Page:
Many great 1990s cars, notably the Porsche 993, Acura NSX and Toyota Supra, have skyrocketed in value over the last few years, but there are still bargains to be found. Here are 12 cars we used to dream about that are now within reach.
The original ZR-1 was a technological masterpiece. It featured a 32-valve quad-cam V8—the only overhead-cam engine in Corvette history—and adaptive dampers long before they became commonplace. Today, they're shockingly cheap with tons of examples under $30,000 and . To be fair, that's C5 Corvette money, but the ZR-1 still makes a strong case for itself.
Sad that 1990s Supras are expensive? Consider Toyota's other performance car of the era, the MR2 Turbo. Today, turbo version of Toyota's midship runabout are getting somewhat harder to find, but closed eBay listings indicate . That's not a ton for an excellent mid-engine chassis with tons of tuning potential.
Shockingly, you can get an Aston Martin DB7 if you look hard enough. The V12-powered DB7 Vantage wasn't introduced until the 2000 model year, but the 355-hp straight-six that came with the car originally should provide plenty of fun. If you're on a tighter budget, you could pick up the DB7's close sibling, the Jaguar XK8.
Unlike the beloved Toyota Supra, prices for the Nissan 300ZX Twin Turbo have remained fairly reasonable. You can one in , and there are plenty of decent examples that cost less. With 300-hp from its 3.0-liter V6, the Turbo Z is a legitimate performer too.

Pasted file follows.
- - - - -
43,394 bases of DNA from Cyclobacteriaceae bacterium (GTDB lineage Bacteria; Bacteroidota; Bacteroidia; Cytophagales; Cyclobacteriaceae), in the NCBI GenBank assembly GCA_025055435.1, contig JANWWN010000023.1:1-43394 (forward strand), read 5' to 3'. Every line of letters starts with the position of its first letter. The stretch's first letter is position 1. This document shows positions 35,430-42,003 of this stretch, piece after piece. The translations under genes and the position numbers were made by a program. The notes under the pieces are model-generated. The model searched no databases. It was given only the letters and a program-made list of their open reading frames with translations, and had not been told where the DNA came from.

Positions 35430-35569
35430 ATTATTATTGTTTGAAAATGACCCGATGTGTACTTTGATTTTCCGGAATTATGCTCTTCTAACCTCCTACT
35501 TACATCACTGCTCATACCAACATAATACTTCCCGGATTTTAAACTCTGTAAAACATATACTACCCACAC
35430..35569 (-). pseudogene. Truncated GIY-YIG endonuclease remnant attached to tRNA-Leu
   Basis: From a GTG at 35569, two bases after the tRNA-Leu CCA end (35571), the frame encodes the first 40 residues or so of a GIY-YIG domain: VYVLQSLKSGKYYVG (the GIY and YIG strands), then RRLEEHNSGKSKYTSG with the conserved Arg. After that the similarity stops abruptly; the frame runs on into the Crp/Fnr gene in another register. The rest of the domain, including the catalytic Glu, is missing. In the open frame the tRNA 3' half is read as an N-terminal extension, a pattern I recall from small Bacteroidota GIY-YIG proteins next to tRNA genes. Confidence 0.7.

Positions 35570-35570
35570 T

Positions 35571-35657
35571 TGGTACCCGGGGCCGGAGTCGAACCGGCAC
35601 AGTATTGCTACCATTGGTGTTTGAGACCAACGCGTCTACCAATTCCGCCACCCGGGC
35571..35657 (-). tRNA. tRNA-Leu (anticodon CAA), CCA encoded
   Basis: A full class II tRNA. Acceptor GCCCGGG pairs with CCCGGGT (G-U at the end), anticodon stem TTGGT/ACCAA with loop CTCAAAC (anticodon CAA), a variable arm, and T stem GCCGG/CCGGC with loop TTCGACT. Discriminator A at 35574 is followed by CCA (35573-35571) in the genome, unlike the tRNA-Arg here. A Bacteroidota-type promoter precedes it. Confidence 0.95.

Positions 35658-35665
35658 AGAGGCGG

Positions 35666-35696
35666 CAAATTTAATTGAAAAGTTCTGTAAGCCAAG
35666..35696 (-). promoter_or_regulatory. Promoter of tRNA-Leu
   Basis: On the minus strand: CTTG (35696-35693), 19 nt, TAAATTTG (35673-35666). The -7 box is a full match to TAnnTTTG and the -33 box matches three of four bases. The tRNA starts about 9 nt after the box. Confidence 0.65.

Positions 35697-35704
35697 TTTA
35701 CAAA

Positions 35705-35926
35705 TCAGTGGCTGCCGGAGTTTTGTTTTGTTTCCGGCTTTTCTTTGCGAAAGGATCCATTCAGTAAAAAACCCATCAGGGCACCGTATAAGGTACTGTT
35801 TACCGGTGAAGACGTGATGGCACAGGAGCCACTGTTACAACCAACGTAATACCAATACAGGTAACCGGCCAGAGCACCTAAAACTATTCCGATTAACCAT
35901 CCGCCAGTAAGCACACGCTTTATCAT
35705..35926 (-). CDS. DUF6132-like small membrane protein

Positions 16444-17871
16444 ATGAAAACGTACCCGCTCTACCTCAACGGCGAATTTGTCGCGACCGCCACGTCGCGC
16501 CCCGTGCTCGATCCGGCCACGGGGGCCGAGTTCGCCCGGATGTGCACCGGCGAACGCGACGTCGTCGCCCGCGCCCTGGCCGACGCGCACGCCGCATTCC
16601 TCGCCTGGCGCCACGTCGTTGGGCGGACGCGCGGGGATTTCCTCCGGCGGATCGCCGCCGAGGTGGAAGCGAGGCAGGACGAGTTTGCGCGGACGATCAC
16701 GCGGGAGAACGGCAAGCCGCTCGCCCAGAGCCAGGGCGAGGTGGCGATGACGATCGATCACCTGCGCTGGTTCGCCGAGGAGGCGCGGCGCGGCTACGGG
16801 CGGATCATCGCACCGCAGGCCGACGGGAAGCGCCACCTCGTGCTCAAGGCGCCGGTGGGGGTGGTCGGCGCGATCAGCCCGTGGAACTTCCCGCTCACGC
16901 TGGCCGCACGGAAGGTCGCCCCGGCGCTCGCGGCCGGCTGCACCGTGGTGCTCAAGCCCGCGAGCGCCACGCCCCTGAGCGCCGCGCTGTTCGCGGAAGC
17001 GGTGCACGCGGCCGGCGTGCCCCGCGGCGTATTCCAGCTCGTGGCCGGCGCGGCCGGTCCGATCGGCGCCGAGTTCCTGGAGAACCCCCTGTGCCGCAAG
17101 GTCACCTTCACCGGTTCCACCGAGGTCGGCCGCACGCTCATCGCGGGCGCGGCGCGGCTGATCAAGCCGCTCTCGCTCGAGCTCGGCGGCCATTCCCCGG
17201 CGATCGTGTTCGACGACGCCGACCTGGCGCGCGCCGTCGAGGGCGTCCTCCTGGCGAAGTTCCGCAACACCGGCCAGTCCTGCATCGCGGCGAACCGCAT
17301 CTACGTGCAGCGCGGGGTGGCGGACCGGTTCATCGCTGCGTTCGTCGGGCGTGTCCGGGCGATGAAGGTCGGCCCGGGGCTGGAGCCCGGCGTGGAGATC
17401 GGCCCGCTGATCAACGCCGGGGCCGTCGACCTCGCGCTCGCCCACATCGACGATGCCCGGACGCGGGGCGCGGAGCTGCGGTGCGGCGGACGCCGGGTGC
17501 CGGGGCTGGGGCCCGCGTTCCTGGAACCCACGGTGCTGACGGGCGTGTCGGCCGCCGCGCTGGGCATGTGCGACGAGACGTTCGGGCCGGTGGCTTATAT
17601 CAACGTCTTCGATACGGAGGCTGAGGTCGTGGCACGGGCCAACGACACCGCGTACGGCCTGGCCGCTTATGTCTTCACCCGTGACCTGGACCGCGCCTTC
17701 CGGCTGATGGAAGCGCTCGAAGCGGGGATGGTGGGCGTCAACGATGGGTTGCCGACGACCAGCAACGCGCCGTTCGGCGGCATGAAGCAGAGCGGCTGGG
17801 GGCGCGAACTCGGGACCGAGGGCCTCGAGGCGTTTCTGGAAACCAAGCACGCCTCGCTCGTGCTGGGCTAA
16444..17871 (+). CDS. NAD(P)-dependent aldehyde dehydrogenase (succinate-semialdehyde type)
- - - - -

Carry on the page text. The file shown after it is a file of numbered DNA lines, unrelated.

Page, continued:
For , you can get your hands on a C5 Corvette, which is an incredible value. This is a 175-mph car with a near-bulletproof 350-hp and good handling to boot. Sure, the interior wasn't Chevy's best effort, but it's a fair trade.
Buying an older Lotus Esprit probably isn't a good idea, but there's really nothing else like it. Unlike competitors like the Acura NSX and Porsche 964, Esprit prices have stayed in the , but budget a lot for maintenance. Owning an Esprit might be a headache, but there's nothing else quite like it.
The Porsche 968 was the ultimate evolution of the brilliant front-engine 944. It's only got a four-cylinder, but it displaces 3.0 liters and makes 236 horsepower. The 968 Turbo made an impressive 305 horsepower, but those are significantly harder to find. In general, 968s aren't all that plentiful, but at the time of writing, there's a .
V12-powered Mercedes-Benzes are incredibly expensive when new, but you can get a 1990s SL600 for . Of course, it'll probably be costly to maintain, but hey, you'll be driving one of the finest grand touring roadsters of the era.
The first-generation M3, the E30, has risen in price dramatically over the last three or so years, but its successor, the E36, is . That probably has something to do with US-market M3s being deprived of the more powerful engine offered in Europe, but it's still a good car. There's a reason you see so many of these at track days.
It's amazing how much Dodge Viper you can buy for $40,000. Some models, like the early roadsters and the GTS, are becoming pricey collector's items, but look hard enough and you can probably pick up a . Hell. We've even seen them for $10,000, though don't expect greatness at that price. Not bad for one of America's greatest cars.
Prices for air-cooled 911s have gone totally stratospheric, but the first Boxster is still incredibly affordable. Sure, it's not Porsche's prettiest car, and there were some quality issues early on, but it's got a fantastic chassis and enough power to exploit it. It's possible to find a , which seems like a steal.
The 3000GT was one of the most interesting, technologically advanced performance cars of the 1990s, and yet, it's a bargain compared to competitors like the Toyota Supra and Acura NSX. Even the top-of-the-line all-wheel drive 3000GT VR4 can be .